Pakistan’s media regulator has banned Aamir Liaquat Husain, one of the country’s best known TV hosts, over alleged hate speech and incitement to violence, after he made comments on his show that activists warned could threaten their safety.
The Pakistan Electronic Media Regulatory Authority said Thursday Mr. Husain “willfully and repeatedly” made derogatory remarks and accused various people of being “anti-state and anti-Islam.” Mr. Husain, who hosts a regular show on the Bol News channel, had accused activists who went missing earlier this month–and their supporters–of blasphemy and anti-Pakistan activities.
Mr. Husain, who is also executive president at Bol News, denied the charges in a broadcast Thursday night. “I say with responsibility and love, whatever I said was according to the 1973 Constitution of Pakistan and the Quran,” he said.
Mr. Husain’s broadcasts over the past two weeks echoed an online campaign, conducted through several hardline Pakistani social media accounts, which accuses the missing activists of being blasphemers and traitors to Pakistan, charges denied by their supporters.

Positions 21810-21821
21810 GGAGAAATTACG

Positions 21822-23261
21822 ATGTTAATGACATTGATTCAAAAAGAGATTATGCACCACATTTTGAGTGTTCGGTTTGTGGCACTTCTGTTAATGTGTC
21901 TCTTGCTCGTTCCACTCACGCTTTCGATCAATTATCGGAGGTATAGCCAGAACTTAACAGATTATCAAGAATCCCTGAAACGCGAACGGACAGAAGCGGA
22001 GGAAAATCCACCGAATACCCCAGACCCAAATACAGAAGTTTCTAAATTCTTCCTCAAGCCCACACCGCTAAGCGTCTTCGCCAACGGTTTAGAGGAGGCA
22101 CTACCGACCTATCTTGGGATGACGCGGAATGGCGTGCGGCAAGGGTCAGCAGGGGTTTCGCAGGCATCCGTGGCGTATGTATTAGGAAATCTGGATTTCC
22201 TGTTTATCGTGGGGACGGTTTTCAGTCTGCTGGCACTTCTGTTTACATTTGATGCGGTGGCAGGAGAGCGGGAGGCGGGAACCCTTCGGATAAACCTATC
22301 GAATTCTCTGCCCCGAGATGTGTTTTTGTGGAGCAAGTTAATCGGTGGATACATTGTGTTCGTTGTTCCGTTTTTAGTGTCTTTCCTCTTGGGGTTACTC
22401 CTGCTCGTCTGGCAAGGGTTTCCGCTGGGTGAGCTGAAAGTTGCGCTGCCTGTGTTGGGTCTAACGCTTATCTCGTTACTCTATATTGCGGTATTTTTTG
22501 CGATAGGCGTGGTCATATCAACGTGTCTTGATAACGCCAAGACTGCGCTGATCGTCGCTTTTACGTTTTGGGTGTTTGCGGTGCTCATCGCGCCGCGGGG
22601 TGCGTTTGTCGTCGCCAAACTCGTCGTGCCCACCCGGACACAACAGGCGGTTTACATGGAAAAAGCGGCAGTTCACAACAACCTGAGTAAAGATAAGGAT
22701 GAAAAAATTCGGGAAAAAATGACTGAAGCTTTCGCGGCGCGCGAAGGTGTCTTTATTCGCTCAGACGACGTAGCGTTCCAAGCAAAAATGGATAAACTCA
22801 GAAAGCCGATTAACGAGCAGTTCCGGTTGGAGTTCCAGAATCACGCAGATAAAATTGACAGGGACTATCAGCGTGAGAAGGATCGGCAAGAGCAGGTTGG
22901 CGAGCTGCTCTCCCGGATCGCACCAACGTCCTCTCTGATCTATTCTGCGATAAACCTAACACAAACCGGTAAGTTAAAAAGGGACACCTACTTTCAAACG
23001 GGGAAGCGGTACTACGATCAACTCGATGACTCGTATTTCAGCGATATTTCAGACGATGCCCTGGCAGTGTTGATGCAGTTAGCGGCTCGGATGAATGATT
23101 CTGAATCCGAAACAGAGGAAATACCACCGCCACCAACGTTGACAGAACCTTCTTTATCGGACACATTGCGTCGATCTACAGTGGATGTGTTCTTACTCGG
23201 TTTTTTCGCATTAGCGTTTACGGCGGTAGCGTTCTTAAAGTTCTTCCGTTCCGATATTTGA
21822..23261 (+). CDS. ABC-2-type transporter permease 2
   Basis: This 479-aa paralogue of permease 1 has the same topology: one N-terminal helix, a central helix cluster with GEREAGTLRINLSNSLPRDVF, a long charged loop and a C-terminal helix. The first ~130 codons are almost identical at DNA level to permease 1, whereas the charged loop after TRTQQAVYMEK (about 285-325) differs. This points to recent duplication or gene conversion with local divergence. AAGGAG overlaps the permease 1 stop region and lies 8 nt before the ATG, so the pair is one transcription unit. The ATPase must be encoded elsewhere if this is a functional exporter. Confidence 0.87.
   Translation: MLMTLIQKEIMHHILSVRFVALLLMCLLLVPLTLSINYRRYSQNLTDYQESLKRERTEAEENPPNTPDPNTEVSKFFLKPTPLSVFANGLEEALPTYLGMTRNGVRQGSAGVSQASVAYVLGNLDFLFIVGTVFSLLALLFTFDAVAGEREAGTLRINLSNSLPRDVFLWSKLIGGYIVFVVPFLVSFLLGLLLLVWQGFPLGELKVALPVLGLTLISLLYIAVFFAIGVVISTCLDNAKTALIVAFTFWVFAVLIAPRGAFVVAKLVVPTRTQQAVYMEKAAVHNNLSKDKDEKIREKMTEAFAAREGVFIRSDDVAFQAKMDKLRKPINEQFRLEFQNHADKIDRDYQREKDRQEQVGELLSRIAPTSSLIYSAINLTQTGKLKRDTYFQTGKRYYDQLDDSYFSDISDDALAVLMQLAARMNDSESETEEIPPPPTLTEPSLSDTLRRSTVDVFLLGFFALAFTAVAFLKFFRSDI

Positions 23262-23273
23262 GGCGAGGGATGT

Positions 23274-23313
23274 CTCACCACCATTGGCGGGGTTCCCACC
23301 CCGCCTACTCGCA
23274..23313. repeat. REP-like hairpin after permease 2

Blasphemy is illegal in Muslim-majority Pakistan, and carries a maximum death penalty under the law. While the state has never executed anyone convicted of blasphemy against Islam or its holy figures, vigilantes and mobs have killed dozens in recent years over allegations.
Mr. Husain shot to fame in the early 2000s as an eloquent televangelist, first hosting an Islamic show and then branching out into variety shows that dominated ratings.
The ban this week on Mr. Husain isn’t his first brush with controversy. In 2008, he was criticized for saying members of the Ahmadiyya minority community deserved to be killed for being apostates.
On his current show on Bol News, Mr. Husain has regularly accused other media executives, TV channels, and activists of being traitors and agents of India, Pakistan’s neighbor and rival.
Thursday night, defying the regulator’s ban on his show, Mr. Husain appeared on Bol News, claiming Pakistan’s media regulator had banned him to please its “Indian masters”, as a “present” to Indian Prime Minister Narendra Modi on India’s Republic Day. He said he was unfairly accused of hate speech, and intends to start legal action against the ban, as well as those running a “campaign of propaganda and hate” against him.
Pakistan’s media regulator had warned that the transmission of Bol News will be suspended if it doesn’t comply with the ban.
Authorities said Friday that Bol News has seven days to explain why it didn’t comply with the order, or face losing its broadcasting license.
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